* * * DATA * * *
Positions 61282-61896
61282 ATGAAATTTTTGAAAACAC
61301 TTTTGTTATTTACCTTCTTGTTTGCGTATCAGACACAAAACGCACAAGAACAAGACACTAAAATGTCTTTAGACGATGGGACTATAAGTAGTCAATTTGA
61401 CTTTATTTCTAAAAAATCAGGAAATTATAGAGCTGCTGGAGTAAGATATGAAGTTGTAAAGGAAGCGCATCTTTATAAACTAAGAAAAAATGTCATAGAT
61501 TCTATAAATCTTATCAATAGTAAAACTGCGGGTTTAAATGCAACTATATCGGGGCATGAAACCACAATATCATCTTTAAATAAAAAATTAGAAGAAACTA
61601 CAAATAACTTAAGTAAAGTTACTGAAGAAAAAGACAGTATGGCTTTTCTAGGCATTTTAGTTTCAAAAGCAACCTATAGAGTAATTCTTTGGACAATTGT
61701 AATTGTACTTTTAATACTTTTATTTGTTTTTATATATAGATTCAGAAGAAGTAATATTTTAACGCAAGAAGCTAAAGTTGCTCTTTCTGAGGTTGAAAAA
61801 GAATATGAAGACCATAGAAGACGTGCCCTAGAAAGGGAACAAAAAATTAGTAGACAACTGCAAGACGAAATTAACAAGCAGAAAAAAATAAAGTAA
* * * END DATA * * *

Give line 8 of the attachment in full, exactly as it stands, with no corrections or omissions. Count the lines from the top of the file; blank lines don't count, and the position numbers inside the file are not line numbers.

61801 GAATATGAAGACCATAGAAGACGTGCCCTAGAAAGGGAACAAAAAATTAGTAGACAACTGCAAGACGAAATTAACAAGCAGAAAAAAATAAAGTAA